The featured image illustrates the dangers of zero-days vulnerabilities in popular products

The Dangers of Zero-Days in Popular Products

Even if the recently disclosed vulnerabilities don’t directly affect your organization (that you know of …), they should stand as a warning to everyone.


In recent years, we have witnessed cybercriminals targeting technology vendors at an alarming rate. Their quest to find a way to breach one entity to access many others is the ultimate prize. Some threat actors are increasingly focusing on moving upstream into the global supply chains of software and hardware components, targeting the build process to increase the impact of an attack. These “supply-chain attacks,” such as the SolarWinds breach of 2020, can be devastating.

Similarly, some attackers are focusing on finding and exploiting weaknesses already present in widely used products and solutions. The latest of such attacks is currently tracking as CVE-2023-2868 with a CVSS severity score of 9.8/10. While not the result of a supply-chain attack itself, this highly critical vulnerability follows the hallmarks of previous well-recognized supply chain attacks, including 3CXDesktop App (2023)Kaseya VSA (2021), SolarWinds (2020), Asus Live Update Utility (2018), and NotPetya Ransomware (2017).

Much has been written in the past two weeks on this publicly known vulnerability. But this blog highlights the nature of the vulnerability, why it should matter to you even if the affected product is not in your network, and what you can do to minimize your exposure to similar attacks in the future.

To help you with that, we highlighted several critical strategies for consideration below, which included components of a Business Impact Plan (BIP), a vendor management program, and an incident response playbook.

What is CVE-2023-2868?

In the case of CVE-2023-2868, a threat actor exploited the target security vendor’s SMTP daemon software components with a new weaponized vulnerability. This attacker successfully injected and executed a uniquely crafted payload containing backdoor functionalities and a reverse shell tool to gain remote access to the vendor’s affected systems, which are deployed at an undisclosed number of client networks. As a result, persistence mechanisms were established on infected devices for eight months before discovery. These mechanisms include system manipulation with backdoor command and control (C2) operations, tunneling capabilities to obfuscate C2 communication channels and exfiltration of clients’ sensitive data from affected vendor systems without detection.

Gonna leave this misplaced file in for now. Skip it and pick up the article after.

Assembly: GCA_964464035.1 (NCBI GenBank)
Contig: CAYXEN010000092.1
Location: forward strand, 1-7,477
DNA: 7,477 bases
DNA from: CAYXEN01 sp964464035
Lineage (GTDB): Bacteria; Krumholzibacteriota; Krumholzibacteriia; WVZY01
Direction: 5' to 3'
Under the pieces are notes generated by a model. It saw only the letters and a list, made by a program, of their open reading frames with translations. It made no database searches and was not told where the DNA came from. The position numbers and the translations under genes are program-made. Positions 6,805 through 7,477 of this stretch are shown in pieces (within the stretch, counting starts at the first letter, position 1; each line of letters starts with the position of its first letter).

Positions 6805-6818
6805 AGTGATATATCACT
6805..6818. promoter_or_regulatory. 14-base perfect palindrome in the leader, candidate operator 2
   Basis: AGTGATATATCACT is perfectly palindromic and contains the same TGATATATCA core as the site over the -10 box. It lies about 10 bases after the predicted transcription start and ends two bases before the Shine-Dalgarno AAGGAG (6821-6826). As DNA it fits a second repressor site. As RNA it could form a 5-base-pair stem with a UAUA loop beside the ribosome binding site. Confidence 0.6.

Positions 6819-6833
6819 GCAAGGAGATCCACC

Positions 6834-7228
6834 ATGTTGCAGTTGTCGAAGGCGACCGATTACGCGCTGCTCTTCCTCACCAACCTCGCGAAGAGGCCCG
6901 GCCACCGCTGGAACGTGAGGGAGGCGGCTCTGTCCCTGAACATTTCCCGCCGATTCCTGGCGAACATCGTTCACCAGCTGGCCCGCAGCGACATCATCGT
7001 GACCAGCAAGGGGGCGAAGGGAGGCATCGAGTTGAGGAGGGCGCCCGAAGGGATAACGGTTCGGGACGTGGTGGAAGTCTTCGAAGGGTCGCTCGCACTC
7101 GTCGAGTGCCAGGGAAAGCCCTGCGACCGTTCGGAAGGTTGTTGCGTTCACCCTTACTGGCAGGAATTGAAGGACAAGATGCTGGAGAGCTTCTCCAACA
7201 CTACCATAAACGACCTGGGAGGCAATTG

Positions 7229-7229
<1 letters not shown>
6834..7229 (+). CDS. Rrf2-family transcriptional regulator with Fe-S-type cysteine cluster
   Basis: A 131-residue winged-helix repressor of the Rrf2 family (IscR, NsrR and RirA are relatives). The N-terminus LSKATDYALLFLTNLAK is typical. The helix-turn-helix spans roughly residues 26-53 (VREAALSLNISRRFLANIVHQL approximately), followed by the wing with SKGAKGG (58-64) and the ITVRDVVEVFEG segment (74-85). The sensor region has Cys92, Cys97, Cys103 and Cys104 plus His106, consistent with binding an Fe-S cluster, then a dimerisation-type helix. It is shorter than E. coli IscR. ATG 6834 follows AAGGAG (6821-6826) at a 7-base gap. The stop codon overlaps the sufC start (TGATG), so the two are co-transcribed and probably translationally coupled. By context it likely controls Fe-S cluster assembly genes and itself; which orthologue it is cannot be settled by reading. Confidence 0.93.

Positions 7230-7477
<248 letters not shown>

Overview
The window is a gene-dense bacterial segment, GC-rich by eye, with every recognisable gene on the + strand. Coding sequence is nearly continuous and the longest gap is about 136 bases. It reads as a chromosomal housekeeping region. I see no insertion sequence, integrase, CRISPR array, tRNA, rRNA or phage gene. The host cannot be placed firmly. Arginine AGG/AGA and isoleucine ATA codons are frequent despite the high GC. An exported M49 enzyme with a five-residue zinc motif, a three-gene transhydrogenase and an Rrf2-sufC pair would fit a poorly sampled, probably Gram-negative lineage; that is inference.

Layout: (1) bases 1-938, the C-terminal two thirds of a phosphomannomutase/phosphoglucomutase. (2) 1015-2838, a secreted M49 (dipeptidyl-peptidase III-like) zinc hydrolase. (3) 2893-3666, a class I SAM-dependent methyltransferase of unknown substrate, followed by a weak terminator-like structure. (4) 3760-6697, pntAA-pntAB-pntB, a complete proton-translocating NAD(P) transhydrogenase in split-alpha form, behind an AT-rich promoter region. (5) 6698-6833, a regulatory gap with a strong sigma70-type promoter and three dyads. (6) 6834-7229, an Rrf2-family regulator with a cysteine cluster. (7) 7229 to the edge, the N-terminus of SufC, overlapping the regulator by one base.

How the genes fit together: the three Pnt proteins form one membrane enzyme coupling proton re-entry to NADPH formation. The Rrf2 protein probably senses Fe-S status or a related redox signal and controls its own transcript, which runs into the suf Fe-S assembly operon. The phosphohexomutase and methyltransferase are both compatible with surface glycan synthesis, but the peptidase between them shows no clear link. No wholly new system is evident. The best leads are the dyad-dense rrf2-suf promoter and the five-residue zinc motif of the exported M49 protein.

For our technical-minded readers, you’ll appreciate the nature of this exploit for its sophistication and impact on the various parts of the target vendor’s software stack. To help us keep track of the effects, the vendor assigned codenames SALTWATER, SEASIDE, and SEASPY to inform you of identified indicators of compromise (IOC) as it continues its investigation and remediation. Moreover, to aid clients’ incident response teams in investigating their environments, a series of YARA rules and lists of observed endpoints and network IOC is publicly published.

Malicious payloads with advanced backdoor and reverse shell features — such as we’re seeing with UNC4841’s SALTWATER, SEASPY and SEASIDE attacks — are popular because they can bypass firewall filters, initiate persistent connections from inside the target network and obfuscate C2 traffic from intrusion scanners. These features make such exploits all the more dangerous.

Why should this matter to you?

What we can learn from the CVE-2023-2868 incident is that sometimes there’s no easy remediation. The vendor is unable to adequately remediate actions taken by the threat actors while the appliances are in the field, creating a vicious cycle that could impact your organization — even if you think you’re safe.

You may know for sure that the affected products aren’t present in your own environment. But do you know that they aren’t present in the networks of your vendors? What about the organizations that hold your data in SaaS platforms: Is your data impacted there?

Combined with supply chain attacks, the ongoing exploitation of this vulnerability and ones like it demonstrates how interconnected — and fragile — all of our networks truly are. Even if you’re able to confirm this vulnerability can’t affect you in any way, it’s only a matter of time before another high-quality, zero-day vulnerability is discovered. Once it’s found and weaponized, there’s a thriving marketplace with brokers and buyers waiting to acquire it. Where a zero-day vulnerability with a fully verified proof-of-concept (POC) exploit ends up rests entirely at the creator’s discretion. The odds of it falling into the hands of threat actors looking for a big return are a near-certainty.

Taking this as fair warning should encourage us to establish processes to regularly assess and improve our security capabilities and vendor vetting practices.

What actions should you take to manage the risk and impact?